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Tuesday, August 1, 2017
After considering fire safety in a previous blog, we now turn to look at the issues caused by regulations and lack of enforcement.
There are rightly calls for wholesale change and after years of sniping at ‘unnecessary regulations’ we may have to reverse the attempts at cutting red tape.
But what were those regulations that were consigned to history, might they have led to this tragedy? That is a more difficult question to answer. We all complain about red tape but when asked which regulations would you like to get rid of, invariably a room full of construction specialists will be unable to name one. In fact they will usually include some they feel should be added.
So it is not necessarily that the government has revoked some essential piece of safety regulation, it is more that they have set the tone. Regulation is an unnecessary impediment to innovation and progress, usually dreamed up by some faceless bureaucrat that the government can do nothing about, but accept and implement.
As a consequence you have a culture of non-enforcement. The biggest complaint of specialist contractors is that building regulations are paid lip service. There are precious few prosecutions for a failure meet the requirements of building standards and none for a failure to comply with the energy efficiency targets described in Part L of building regulations. When challenged, DCLG, the department responsible for building regulations, ask “what should we do call in the building police?”
At the very least there is a culture of neglect, as we have seen with the delays to Part B of building regulations, which include fire regulations. In fact the role of Building Control has progressively been downgraded, with the provision of private providers, this adds a commercial dimension to the checking of buildings. It is not about doing a thorough inspection, it’s ‘can you do it cheaply’ and ‘can you help get around more expensive requirements by beneficially interpreting regulations?’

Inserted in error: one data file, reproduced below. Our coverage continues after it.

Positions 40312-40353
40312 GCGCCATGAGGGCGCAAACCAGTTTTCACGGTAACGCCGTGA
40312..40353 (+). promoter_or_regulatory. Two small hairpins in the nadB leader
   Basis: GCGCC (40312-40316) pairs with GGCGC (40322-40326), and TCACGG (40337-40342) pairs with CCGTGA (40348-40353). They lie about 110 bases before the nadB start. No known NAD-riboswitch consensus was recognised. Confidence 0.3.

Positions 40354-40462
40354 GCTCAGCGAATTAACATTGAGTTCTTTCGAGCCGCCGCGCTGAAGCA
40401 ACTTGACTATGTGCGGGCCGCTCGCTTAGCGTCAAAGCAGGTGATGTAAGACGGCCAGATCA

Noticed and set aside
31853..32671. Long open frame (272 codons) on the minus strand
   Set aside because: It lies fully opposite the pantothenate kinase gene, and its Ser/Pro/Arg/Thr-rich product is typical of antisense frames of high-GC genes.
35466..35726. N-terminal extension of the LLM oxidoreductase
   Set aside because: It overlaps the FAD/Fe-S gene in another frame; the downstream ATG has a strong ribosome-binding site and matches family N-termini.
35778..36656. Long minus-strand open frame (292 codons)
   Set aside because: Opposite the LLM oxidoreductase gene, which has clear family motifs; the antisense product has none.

The process was clearly identified in the recently published Edinburgh Schools Report into the closure of 17 schools in Edinburgh following a wall collapse;
A number of witnesses to the Inquiry identified a desire to reduce the cost of fees as a major factor in deciding the level of provision of effective inspection of construction, rather than a serious assessment of the risks of not providing for adequate independent scrutiny
Consequently, with little or no chance of prosecution, a culture of non-compliance is prevalent. And this is portrayed, or it was until Grenfell, as a victimless crime.
This culture of neglect will hopefully be addressed and redressed with Dame Judith Hackitt, Chair of the Engineering Employers Federation, leading a new independent review of Building Regulations. The review announced on Friday as part of the continuing response to the Grenfell tragedy and is the first opportunity for meaningful review of Building Regulations in many years. At the BESA, we are encouraged by the broader focus of this review and its focus on tall buildings, compliance and enforcement.
Read our 4th blog in the series for some suggestions of how we might address this contentious issue.
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